Housing task force member Mike Dawson said because density beyond the state-vested right of one unit per 35-acre parcel was determined on a case-by-case basis by the Planning Commission and the county commissioners, an actual density bonus was hard to pin down.
“Unless you make some hard decisions about the density and draw some lines on a map, the density bonus is elusive—it doesn’t exist,” he said.
County manager Matthew Birnie said density could be allocated through a point system, in which certain factors like a central sewer system and proximity to transportation links would be weighted to justify added density.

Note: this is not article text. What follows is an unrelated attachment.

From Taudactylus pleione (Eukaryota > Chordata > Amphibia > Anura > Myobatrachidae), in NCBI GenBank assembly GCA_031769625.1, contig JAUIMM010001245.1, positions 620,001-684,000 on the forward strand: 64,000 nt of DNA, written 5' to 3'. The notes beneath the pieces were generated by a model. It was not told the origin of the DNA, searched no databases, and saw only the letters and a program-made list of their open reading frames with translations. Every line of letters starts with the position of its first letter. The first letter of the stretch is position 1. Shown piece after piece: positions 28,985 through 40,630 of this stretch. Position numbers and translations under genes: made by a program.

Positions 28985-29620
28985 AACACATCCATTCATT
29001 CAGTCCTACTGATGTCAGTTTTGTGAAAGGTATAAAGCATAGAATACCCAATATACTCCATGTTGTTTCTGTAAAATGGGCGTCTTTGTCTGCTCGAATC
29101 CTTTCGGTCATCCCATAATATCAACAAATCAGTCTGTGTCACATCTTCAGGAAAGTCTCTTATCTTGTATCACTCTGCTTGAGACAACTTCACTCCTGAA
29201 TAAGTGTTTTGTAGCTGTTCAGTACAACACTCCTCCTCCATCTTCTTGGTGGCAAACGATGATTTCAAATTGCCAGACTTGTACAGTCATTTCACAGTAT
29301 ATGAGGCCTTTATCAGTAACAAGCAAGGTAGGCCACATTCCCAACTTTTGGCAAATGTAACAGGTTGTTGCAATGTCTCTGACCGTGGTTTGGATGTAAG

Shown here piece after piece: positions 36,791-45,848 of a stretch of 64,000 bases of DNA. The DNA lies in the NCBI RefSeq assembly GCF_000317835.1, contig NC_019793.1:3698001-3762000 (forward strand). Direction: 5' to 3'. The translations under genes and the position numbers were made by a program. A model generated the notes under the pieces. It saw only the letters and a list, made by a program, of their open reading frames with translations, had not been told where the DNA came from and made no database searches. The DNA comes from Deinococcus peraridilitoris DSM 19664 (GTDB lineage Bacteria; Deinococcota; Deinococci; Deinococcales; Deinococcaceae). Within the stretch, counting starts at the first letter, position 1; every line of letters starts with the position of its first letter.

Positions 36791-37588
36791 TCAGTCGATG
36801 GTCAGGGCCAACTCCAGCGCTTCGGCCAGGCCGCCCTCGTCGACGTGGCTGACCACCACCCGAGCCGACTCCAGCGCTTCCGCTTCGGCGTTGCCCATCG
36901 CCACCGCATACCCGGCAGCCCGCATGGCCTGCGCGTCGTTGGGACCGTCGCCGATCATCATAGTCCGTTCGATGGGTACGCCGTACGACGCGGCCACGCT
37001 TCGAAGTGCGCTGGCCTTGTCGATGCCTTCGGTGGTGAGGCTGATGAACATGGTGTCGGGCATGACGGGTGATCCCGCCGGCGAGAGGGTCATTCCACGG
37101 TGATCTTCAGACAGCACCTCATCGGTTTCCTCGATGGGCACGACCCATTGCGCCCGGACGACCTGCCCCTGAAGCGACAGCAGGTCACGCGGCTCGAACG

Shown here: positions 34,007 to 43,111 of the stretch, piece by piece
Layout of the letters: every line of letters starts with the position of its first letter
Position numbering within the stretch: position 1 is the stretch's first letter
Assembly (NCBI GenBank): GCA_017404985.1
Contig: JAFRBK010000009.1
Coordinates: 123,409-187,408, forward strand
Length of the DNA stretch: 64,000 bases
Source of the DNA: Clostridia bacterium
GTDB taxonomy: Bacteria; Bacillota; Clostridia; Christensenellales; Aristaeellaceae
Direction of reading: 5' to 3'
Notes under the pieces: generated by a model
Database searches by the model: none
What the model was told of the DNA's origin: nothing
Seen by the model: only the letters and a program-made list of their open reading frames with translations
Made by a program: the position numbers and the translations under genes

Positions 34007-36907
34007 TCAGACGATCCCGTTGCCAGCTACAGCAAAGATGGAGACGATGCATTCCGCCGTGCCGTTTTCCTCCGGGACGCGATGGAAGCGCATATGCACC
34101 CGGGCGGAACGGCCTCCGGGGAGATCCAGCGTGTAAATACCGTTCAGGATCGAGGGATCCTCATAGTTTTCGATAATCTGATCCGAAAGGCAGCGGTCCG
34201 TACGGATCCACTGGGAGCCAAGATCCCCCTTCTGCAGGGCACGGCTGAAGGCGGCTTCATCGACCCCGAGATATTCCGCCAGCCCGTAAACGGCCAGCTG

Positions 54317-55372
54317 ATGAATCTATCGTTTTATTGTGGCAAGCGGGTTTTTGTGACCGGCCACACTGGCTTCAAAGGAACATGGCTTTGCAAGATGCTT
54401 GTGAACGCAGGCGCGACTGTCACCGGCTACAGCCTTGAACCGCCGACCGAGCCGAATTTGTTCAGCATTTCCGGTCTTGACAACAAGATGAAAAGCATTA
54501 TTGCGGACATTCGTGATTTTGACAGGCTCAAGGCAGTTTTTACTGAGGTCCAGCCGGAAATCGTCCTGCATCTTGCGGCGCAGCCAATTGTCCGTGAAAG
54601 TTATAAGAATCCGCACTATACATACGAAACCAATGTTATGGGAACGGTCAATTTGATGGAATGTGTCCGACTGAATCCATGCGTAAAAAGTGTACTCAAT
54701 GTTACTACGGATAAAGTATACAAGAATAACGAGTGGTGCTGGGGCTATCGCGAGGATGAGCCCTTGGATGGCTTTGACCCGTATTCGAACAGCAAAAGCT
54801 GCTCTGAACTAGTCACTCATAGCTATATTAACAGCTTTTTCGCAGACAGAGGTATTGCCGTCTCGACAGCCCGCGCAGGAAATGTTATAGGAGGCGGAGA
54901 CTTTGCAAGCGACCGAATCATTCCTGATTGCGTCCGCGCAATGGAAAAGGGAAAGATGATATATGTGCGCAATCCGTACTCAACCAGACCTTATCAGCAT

After all the commissioners agreed it was a fruitful meeting, Channell polled his colleagues about what the baseline set-aside requirement should be.
Starr said he favored a 20 percent set-aside baseline, with a portion dedicated to a less stringent deed restriction that would encourage professionals like doctors and lawyers to establish roots in the community.
Swenson said she favored a 10 percent set aside because she wanted a realistic number that could be tweaked in the future.
Channell split the difference, arguing for a 15 percent set-aside requirement and keeping the new regulations as streamlined as possible.
“I don’t know if it’s possible to ‘keep it simple, stupid,’ but I do think we can ‘keep it simpler, stupid,’” he said.
With that, Channell asked staff to flesh out the particulars and come back with recommendations that refined the conclusions drawn in the meeting. Channell asked staff to prepare the recommendation for another meeting on the issue for the first part of January.